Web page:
The gemara (Sota 34) darshens that the names of the meraglim reveal their flawed character:
תניא, א״ר יצחק, דבר זה מסורת בידינו מאבותינו, מרגלים על שם מעשיהם נקראו, ואנו לא עלתה בידינו אלא אחד, סתור בן מיכאל, סתור – שסתר מעשיו של הקב״ה, מיכאל – שעשה עצמו מך א״ר יוחנן, אף אנו נאמר, נחבי בן ופסי (פ׳ י״ד) נחבי – שהחביא דבריו של הקב״ה, ופסי – שפסע על מדותיו של הקב״ה
It seems that these were not very nice guys. However, Rashi tells us
כלם אנשים – כל אנשים לשון חשיבות הוא, ואותה שעה כשירין היו.
Indeed, if the meraglim were as bad as their names suggested, it begs the question of why Moshe selected them for the mission. Why invite trouble by choosing the bad apples?
Furthermore, why would Moshe have davened only for Yehoshua if he knew that the other mergalim were going to cause mischief? Aderaba, he should have davened for them, as they were more in need for his tefilos than Yehoshua!
Transitions are difficult. Ibn Ezra famously writes that even though Bn"Y at Yam Suf vastly outnumbered the mere 600 chariots Pharaoh had, they would not have been able to fight. Psychologically, they could not stand up to the people who had been their masters just a short time earlier. The transition from slavery to freedom is not so simple. Bn"Y in the midbar were surrounded by the miracles of the mon, the be'er, the ananei ha'kavod. All their needs were miraculously taken care of. The transition to life in Eretz Yisrael, a life of working the land, a life that would require their effort, not miracles, to create a all the trappings of a functioning country, was bound to be difficult as well.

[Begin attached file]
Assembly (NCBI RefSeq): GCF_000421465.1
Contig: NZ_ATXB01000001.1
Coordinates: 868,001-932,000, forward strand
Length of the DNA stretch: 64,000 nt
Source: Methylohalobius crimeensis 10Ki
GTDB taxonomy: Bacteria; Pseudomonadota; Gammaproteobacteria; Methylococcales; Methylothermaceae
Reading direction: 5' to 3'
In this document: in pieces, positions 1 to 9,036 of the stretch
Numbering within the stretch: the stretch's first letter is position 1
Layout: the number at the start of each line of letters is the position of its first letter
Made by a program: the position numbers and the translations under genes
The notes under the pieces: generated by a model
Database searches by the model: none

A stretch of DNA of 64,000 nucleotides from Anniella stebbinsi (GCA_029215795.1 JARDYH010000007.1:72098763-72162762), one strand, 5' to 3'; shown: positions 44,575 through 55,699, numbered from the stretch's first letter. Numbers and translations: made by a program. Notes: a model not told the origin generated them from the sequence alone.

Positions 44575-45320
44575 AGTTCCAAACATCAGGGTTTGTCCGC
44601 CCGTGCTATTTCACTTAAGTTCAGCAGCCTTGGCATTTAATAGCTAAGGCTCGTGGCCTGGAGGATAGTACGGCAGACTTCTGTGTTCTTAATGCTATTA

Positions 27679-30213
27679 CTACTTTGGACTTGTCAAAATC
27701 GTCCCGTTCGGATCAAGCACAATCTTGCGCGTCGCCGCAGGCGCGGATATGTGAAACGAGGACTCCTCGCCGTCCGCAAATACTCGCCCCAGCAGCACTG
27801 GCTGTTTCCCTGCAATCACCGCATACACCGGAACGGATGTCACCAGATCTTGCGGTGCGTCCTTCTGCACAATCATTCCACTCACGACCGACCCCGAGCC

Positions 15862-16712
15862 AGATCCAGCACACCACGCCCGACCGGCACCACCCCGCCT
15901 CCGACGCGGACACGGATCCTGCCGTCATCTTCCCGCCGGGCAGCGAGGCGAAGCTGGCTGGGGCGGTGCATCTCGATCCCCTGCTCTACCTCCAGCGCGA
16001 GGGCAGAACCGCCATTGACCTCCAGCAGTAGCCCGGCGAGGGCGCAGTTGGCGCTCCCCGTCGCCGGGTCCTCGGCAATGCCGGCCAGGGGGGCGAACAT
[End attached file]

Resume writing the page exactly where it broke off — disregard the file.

The gemara does not mean that the spies were at that moment flawed individuals. What the gemara means is that the 12 spies were flawed individuals who had managed to overcome the defects inherent in who they were and become better people. Each one of them, as their name indicates, had a weakness. Each one of them managed to make the transition to greatness.
Who better, writes the Tiferes Shmuel (Aleksander), to lead when facing a period of national transition? Who better to see and explain how a wasteland inhabited by immoral, antagonistic enemies can become gan Hashem?
This is why Moshe prayed for Yehoshua alone. It was davka Yehoshua's great piety which gave rise to Moshe's concern that he, more than the others, would not be successful. Not having to overcome any inherent flaw, not having to make a transition to become something better than who he was "meant" to be, was in this case, in Moshe's view, a defect.